2. Avoid too many room or theme specific items.  There are some chairs and chaises that scream "bedroom."  If you have to make a change from one home to another, however, there may not be room in a bedroom for a sitting area.  I prefer to have more room neutral chairs that can work in bedrooms, but also living rooms.  What makes an item too "bedroom"?  Scale--bedroom seating tends to be a little smaller than usual.  Also bedroom furniture tends to be more femine.  And I hope you don't have any prints that actually have bathroom fixtures or food sayings on them.  If you do, you know that you can really only hang them in those rooms.  Flower and friut prints, are much more versatile.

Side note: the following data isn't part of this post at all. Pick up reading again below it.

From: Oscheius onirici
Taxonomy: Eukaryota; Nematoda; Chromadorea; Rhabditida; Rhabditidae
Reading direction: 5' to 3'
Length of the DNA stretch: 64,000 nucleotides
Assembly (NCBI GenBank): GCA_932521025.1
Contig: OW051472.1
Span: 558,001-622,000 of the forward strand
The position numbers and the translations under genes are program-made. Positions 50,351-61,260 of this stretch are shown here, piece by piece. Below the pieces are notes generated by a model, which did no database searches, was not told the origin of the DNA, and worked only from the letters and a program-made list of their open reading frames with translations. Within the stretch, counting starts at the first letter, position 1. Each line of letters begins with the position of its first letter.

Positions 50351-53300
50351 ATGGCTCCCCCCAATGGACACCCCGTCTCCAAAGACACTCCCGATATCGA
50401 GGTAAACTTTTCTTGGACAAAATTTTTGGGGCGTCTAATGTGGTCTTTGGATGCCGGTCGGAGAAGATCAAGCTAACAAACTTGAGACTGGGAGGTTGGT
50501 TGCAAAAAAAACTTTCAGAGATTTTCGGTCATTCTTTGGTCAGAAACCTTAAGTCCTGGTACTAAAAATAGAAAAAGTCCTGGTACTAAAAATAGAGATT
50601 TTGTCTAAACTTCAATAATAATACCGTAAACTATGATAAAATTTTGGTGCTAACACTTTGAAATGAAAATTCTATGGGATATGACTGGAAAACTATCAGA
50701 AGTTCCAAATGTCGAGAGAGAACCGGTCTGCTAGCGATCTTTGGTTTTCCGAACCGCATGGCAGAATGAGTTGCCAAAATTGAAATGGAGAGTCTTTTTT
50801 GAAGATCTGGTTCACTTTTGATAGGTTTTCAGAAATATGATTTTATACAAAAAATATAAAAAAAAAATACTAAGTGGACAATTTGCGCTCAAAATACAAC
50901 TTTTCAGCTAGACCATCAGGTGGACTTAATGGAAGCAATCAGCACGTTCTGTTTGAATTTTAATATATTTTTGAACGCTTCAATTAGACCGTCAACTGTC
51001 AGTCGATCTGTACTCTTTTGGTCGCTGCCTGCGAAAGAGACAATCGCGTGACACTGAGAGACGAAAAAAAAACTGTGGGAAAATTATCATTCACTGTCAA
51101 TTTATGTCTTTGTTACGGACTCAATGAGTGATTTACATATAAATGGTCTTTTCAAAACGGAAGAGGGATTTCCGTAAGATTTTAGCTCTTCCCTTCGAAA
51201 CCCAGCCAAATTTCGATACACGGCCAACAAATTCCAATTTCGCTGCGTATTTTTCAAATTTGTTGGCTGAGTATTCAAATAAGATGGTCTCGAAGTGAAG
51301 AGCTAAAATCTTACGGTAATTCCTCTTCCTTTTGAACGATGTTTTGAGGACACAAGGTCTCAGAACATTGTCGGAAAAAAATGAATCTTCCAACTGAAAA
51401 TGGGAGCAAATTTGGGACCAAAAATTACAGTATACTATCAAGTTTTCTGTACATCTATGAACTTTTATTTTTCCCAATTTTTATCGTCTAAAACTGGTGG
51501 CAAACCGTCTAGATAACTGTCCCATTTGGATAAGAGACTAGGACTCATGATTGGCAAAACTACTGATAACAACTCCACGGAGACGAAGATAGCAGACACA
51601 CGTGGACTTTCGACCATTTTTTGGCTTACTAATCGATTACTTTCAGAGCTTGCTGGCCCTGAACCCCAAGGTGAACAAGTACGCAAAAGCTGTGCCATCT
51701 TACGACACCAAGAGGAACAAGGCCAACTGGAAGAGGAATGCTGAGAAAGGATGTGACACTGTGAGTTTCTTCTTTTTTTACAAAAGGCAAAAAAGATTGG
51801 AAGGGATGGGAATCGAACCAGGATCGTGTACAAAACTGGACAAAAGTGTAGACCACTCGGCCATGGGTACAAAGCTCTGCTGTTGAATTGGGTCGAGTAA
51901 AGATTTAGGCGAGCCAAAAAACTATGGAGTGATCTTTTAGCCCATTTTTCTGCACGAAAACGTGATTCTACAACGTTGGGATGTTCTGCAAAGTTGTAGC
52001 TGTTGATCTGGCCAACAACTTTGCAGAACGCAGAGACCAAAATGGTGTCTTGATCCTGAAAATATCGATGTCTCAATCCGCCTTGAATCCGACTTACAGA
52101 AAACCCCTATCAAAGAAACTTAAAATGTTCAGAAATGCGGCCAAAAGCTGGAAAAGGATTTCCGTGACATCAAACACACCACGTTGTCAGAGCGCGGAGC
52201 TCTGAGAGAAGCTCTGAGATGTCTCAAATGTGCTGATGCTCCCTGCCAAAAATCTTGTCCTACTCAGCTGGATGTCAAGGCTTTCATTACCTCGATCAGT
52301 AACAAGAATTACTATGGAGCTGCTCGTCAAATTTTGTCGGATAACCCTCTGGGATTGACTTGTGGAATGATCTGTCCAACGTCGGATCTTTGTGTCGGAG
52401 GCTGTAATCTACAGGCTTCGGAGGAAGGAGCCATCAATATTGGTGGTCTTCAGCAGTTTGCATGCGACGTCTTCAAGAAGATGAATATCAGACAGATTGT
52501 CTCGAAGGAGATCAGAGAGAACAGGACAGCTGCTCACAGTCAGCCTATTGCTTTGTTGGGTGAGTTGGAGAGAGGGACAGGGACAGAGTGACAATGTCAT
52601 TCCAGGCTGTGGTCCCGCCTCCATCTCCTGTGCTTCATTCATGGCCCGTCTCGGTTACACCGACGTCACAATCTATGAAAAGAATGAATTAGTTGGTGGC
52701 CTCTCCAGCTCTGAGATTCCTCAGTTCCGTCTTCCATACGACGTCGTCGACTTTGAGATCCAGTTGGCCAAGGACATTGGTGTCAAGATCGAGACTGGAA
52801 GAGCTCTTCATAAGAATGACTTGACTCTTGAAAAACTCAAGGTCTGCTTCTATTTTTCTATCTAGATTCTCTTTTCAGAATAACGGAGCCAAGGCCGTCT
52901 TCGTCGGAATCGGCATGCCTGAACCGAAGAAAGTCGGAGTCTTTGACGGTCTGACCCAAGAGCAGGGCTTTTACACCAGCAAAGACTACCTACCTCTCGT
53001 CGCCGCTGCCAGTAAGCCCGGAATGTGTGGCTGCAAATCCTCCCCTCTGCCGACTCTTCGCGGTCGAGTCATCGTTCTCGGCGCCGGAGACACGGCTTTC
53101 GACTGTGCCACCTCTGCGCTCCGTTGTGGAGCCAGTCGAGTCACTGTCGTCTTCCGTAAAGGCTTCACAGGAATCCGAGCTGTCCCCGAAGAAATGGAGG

3.  Develop Design Signatures.  The easiest projects to work on, whether or not it's a new build, a renovation, or simply a "fluff" of existing decor are the ones where clients have settled early on a palette, style, or type of item they love and they've stuck with it.  Above, Fran loves earth tones:  spicy reds, coppers, bronzes, ochres, deep golds, browns, yellowy greens--the autumnal shades.  Now the exact same tones weren't in every room of her former homes, but they did flow from room to room with similiar shades.  So now, that means draperies from a master bedroom, pillows from a den, a rug intended for a home office, and curtains from another bedroom that were turned into the bedcovering all work well enough together that they can live in the same room.  Another element she loves is Chinoiserie--so she had several Asian wall panels, painted chests, and faux bamboo.  Again, the overriding similarity-they all originate from the same asthetic- mean different pieces can work together.